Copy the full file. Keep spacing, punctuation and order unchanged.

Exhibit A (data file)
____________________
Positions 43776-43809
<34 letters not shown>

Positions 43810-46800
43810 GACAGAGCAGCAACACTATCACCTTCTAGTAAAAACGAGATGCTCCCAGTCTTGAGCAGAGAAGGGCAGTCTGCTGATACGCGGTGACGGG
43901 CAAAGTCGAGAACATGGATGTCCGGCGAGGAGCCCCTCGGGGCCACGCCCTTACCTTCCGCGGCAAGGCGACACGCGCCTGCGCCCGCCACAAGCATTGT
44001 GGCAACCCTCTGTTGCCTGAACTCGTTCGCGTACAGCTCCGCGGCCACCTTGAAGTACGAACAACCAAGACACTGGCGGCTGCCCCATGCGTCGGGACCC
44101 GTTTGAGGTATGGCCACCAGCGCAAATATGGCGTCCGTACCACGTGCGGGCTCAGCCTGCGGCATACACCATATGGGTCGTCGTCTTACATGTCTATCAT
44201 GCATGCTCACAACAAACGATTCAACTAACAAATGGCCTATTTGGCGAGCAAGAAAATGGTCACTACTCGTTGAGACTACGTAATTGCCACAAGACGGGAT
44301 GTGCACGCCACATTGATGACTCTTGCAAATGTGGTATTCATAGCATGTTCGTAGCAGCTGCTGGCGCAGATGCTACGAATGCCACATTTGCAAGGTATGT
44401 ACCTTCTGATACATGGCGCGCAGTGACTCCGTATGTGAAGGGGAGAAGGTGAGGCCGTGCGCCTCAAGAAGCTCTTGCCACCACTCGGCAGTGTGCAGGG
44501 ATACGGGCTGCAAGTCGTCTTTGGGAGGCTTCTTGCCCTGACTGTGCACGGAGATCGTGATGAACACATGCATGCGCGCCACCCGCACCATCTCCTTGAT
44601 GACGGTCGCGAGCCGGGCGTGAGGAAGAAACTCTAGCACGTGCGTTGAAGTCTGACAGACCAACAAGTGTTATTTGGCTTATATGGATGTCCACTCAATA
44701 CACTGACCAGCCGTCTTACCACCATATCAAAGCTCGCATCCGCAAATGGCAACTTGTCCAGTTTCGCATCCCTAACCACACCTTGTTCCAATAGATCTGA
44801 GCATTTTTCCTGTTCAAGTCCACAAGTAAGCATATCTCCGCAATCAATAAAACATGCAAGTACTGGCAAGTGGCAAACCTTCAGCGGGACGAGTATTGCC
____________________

Positions 43776-43809
<34 letters not shown>

Positions 43810-46800
43810 GACAGAGCAGCAACACTATCACCTTCTAGTAAAAACGAGATGCTCCCAGTCTTGAGCAGAGAAGGGCAGTCTGCTGATACGCGGTGACGGG
43901 CAAAGTCGAGAACATGGATGTCCGGCGAGGAGCCCCTCGGGGCCACGCCCTTACCTTCCGCGGCAAGGCGACACGCGCCTGCGCCCGCCACAAGCATTGT
44001 GGCAACCCTCTGTTGCCTGAACTCGTTCGCGTACAGCTCCGCGGCCACCTTGAAGTACGAACAACCAAGACACTGGCGGCTGCCCCATGCGTCGGGACCC
44101 GTTTGAGGTATGGCCACCAGCGCAAATATGGCGTCCGTACCACGTGCGGGCTCAGCCTGCGGCATACACCATATGGGTCGTCGTCTTACATGTCTATCAT
44201 GCATGCTCACAACAAACGATTCAACTAACAAATGGCCTATTTGGCGAGCAAGAAAATGGTCACTACTCGTTGAGACTACGTAATTGCCACAAGACGGGAT
44301 GTGCACGCCACATTGATGACTCTTGCAAATGTGGTATTCATAGCATGTTCGTAGCAGCTGCTGGCGCAGATGCTACGAATGCCACATTTGCAAGGTATGT
44401 ACCTTCTGATACATGGCGCGCAGTGACTCCGTATGTGAAGGGGAGAAGGTGAGGCCGTGCGCCTCAAGAAGCTCTTGCCACCACTCGGCAGTGTGCAGGG
44501 ATACGGGCTGCAAGTCGTCTTTGGGAGGCTTCTTGCCCTGACTGTGCACGGAGATCGTGATGAACACATGCATGCGCGCCACCCGCACCATCTCCTTGAT
44601 GACGGTCGCGAGCCGGGCGTGAGGAAGAAACTCTAGCACGTGCGTTGAAGTCTGACAGACCAACAAGTGTTATTTGGCTTATATGGATGTCCACTCAATA
44701 CACTGACCAGCCGTCTTACCACCATATCAAAGCTCGCATCCGCAAATGGCAACTTGTCCAGTTTCGCATCCCTAACCACACCTTGTTCCAATAGATCTGA
44801 GCATTTTTCCTGTTCAAGTCCACAAGTAAGCATATCTCCGCAATCAATAAAACATGCAAGTACTGGCAAGTGGCAAACCTTCAGCGGGACGAGTATTGCC